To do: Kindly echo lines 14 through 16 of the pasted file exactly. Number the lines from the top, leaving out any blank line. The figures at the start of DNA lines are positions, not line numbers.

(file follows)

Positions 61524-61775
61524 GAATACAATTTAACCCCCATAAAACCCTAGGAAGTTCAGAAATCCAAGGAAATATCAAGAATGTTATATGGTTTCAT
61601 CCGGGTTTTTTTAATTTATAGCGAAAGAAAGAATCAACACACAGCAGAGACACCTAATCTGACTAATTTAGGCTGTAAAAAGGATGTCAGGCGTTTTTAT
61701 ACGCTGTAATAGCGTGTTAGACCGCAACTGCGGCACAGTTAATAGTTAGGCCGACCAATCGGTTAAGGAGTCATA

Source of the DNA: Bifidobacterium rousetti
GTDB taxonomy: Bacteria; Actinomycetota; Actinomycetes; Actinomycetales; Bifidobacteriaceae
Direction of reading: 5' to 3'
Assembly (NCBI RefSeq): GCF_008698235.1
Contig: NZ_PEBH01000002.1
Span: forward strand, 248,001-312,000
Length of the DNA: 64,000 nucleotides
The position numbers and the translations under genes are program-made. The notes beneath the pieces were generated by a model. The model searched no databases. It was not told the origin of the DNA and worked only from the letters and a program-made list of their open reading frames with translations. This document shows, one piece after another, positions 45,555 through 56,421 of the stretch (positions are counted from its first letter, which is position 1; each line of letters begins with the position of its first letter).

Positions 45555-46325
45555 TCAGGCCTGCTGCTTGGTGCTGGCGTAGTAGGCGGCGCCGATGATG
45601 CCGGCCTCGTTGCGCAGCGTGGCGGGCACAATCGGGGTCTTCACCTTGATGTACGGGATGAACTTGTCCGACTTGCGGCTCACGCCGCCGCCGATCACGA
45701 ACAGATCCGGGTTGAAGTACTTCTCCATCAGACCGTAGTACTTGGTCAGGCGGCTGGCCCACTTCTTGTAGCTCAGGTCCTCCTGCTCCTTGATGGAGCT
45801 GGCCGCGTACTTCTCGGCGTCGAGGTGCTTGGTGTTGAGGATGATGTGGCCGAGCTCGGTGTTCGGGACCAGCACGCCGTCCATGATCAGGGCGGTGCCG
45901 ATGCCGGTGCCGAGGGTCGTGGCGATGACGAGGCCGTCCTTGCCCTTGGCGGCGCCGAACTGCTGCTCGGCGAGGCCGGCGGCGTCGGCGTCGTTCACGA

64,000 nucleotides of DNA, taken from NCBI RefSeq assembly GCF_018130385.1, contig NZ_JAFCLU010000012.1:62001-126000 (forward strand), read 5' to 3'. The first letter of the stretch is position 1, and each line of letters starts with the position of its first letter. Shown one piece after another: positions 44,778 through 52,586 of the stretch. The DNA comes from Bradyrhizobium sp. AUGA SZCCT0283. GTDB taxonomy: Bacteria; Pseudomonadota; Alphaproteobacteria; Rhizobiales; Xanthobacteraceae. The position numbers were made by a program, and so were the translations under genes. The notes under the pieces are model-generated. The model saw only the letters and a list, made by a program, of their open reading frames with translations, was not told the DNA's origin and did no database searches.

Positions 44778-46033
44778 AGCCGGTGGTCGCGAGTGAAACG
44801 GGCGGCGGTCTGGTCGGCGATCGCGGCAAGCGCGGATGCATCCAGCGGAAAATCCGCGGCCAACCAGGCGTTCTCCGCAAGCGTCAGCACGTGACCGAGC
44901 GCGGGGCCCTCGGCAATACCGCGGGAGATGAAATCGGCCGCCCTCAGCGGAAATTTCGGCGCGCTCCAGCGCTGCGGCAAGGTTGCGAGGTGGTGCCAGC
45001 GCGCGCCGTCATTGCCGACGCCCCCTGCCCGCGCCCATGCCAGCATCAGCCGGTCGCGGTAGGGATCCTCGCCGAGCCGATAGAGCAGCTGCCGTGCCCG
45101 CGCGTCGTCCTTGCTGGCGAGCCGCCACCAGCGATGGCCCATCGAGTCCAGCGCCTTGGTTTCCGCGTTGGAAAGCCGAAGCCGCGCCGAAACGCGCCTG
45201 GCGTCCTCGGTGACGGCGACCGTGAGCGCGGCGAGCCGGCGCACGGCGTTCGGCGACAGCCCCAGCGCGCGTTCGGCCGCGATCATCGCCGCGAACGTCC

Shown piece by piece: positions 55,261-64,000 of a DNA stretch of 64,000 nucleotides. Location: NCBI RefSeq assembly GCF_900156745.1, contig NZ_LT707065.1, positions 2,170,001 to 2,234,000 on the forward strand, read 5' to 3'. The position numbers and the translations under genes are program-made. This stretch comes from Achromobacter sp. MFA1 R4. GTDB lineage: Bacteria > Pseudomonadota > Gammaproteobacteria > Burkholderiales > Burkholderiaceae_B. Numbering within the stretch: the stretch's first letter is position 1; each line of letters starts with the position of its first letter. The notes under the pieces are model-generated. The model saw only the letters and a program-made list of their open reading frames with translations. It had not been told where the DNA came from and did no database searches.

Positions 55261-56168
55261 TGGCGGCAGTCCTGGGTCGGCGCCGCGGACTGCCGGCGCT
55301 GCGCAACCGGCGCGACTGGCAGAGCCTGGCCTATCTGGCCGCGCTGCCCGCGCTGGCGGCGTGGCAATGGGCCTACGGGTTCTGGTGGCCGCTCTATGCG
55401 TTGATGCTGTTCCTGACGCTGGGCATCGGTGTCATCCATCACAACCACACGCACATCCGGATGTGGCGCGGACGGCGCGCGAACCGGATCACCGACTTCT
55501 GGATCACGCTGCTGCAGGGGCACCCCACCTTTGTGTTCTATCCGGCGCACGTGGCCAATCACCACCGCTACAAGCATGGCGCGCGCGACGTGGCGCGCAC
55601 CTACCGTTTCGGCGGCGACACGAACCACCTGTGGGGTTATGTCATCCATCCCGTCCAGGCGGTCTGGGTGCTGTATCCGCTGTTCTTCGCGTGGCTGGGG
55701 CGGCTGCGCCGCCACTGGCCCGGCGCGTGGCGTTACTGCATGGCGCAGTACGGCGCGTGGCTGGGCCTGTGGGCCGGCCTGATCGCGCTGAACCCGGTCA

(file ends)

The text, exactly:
45555 TCAGGCCTGCTGCTTGGTGCTGGCGTAGTAGGCGGCGCCGATGATG
45601 CCGGCCTCGTTGCGCAGCGTGGCGGGCACAATCGGGGTCTTCACCTTGATGTACGGGATGAACTTGTCCGACTTGCGGCTCACGCCGCCGCCGATCACGA
45701 ACAGATCCGGGTTGAAGTACTTCTCCATCAGACCGTAGTACTTGGTCAGGCGGCTGGCCCACTTCTTGTAGCTCAGGTCCTCCTGCTCCTTGATGGAGCT